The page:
Age bias ruling could lead to flood of employment lawsuits
WASHINGTON (Legal Newsline) -- A recent U.S. Supreme Court ruling could pave the way for lawsuits by employees laid off as businesses cut jobs amid a declining economy, an analyst said.
In June, the nation's highest court ruled in favor of former employees of New York-based Knolls Atomic Power Laboratory who claimed age discrimination led to their dismissal.
Knolls Atomic Power Laboratory in Niskayuna, N.Y., is a government-owned research and development facility operated by KAPL, Inc., a unit of Lockheed Martin Corp.
The decision against Lockheed was one of a number of workplace discrimination rulings issued by the court in its previous term, which -- unusually for the conservative-leaning court -- favored workers over bosses.
In its 7-1 decision, the high court said an employer bore the burden of explaining its reasons for laying off workers.
The majority of justices found that employers must provide "reasonable favors other than age" for the action to defend itself against an age-discrimination lawsuit.
"There is no denying that putting employers to the work of persuading fact finders that their choices are reasonable makes it harder and costlier to defend," Associate Justice David Souter wrote for the majority.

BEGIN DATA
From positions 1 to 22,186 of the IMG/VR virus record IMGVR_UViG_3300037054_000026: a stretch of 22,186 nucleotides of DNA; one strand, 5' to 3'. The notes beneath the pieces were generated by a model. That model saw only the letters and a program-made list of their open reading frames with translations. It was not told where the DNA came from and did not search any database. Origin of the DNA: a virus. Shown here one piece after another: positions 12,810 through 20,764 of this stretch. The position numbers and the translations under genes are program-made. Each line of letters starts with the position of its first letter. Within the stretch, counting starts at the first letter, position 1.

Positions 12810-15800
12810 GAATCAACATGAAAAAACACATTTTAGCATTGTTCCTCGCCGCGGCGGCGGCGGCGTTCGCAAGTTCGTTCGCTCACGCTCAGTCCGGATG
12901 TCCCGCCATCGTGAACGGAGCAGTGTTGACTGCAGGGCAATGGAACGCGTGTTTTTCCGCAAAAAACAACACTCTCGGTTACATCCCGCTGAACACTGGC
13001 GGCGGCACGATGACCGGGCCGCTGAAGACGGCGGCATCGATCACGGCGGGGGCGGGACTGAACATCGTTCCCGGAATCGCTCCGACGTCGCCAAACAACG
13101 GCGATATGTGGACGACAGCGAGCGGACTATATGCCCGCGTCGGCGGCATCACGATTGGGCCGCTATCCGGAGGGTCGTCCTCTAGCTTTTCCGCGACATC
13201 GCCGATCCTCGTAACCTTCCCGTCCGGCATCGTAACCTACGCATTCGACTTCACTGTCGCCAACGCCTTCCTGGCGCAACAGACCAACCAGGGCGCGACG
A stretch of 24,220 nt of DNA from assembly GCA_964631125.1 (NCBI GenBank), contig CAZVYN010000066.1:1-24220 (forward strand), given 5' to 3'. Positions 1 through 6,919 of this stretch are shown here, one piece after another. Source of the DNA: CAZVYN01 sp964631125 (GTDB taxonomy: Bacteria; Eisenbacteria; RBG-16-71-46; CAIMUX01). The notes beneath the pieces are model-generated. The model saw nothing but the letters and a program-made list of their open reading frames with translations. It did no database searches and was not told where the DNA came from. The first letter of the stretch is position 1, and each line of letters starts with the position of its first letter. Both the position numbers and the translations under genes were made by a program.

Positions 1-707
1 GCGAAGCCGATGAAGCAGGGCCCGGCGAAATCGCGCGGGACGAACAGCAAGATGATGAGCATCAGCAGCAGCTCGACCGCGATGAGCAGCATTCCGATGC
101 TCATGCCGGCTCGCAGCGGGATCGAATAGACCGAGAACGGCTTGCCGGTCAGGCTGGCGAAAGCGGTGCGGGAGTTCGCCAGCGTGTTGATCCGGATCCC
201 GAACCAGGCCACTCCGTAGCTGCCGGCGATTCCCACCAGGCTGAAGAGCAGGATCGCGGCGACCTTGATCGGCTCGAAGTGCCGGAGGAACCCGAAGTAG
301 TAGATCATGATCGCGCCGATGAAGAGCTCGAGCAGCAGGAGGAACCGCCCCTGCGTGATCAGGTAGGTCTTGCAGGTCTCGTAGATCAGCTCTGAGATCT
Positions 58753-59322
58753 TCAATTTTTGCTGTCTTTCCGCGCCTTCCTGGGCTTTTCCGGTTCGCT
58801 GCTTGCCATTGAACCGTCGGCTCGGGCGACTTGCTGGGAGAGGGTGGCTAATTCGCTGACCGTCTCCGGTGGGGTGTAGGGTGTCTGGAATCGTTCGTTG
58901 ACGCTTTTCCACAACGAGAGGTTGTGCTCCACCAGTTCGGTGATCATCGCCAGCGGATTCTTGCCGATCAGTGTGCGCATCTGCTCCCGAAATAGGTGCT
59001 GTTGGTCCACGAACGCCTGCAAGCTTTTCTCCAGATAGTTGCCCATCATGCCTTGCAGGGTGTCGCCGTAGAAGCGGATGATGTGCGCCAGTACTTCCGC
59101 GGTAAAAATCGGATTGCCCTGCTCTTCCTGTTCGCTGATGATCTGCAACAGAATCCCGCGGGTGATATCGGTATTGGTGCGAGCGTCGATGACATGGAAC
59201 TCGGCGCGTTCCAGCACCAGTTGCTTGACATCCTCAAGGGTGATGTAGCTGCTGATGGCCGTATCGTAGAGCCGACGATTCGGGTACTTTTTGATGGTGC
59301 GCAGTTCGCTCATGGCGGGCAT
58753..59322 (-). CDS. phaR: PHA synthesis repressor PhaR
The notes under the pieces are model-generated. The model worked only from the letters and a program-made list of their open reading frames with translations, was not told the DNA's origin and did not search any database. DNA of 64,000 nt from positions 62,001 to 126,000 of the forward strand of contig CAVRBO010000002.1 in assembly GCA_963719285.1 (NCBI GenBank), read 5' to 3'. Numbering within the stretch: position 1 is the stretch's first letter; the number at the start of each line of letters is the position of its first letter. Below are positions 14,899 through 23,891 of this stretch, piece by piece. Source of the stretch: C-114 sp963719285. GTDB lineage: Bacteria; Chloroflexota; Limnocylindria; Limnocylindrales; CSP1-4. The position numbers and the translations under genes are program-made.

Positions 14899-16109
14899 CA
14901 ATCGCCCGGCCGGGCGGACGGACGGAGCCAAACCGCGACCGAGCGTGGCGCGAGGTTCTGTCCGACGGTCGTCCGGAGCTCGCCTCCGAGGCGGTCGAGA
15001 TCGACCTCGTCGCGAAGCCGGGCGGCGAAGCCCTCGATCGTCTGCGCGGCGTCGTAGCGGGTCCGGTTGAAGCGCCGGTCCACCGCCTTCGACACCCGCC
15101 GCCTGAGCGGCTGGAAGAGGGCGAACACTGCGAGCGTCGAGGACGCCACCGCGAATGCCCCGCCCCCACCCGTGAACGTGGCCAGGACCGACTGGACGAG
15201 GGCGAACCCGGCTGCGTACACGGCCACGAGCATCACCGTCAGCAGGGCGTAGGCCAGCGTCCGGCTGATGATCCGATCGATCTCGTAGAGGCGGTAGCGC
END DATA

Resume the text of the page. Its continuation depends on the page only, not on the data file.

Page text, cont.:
All but one of the 31 of the workers laid-off during an involuntary workforce reduction at Knolls was at least 40 years old.
Sixty percent of the entire workforce at Knolls was over the age of 40, concluded Fulcrum Financial Inquiry, a statistical analysis firm.
The statistic analysis of those laid off compared to those who weren't "demonstrated that the distribution of released employees was so skewed by age that it was extremely unlikely to have occurred by chance," Fulcrum found.
In all, about a dozen Supreme Court decisions dealt with the issue of worker rights.
David Nolte, principal of Los Angeles-based Fulcrum Financial Inquiry, said he believes cases like the Knoll's one will become more common as the economy weakens and group layoffs become more widespread.
The case, Nolte said, has particular emphasis in California.
"Most California discrimination cases are filed in state court, which has a more employee-friendly standard than federal law," Nolte said.
Also, the 9th U.S. Circuit Court of Appeals, Nolte said, "Has already ruled in a manner consistent with what the Supreme Court determined."
The case is Meacham et al. v. Knolls Atomic Power Laboratory et al., No. 06-1505.
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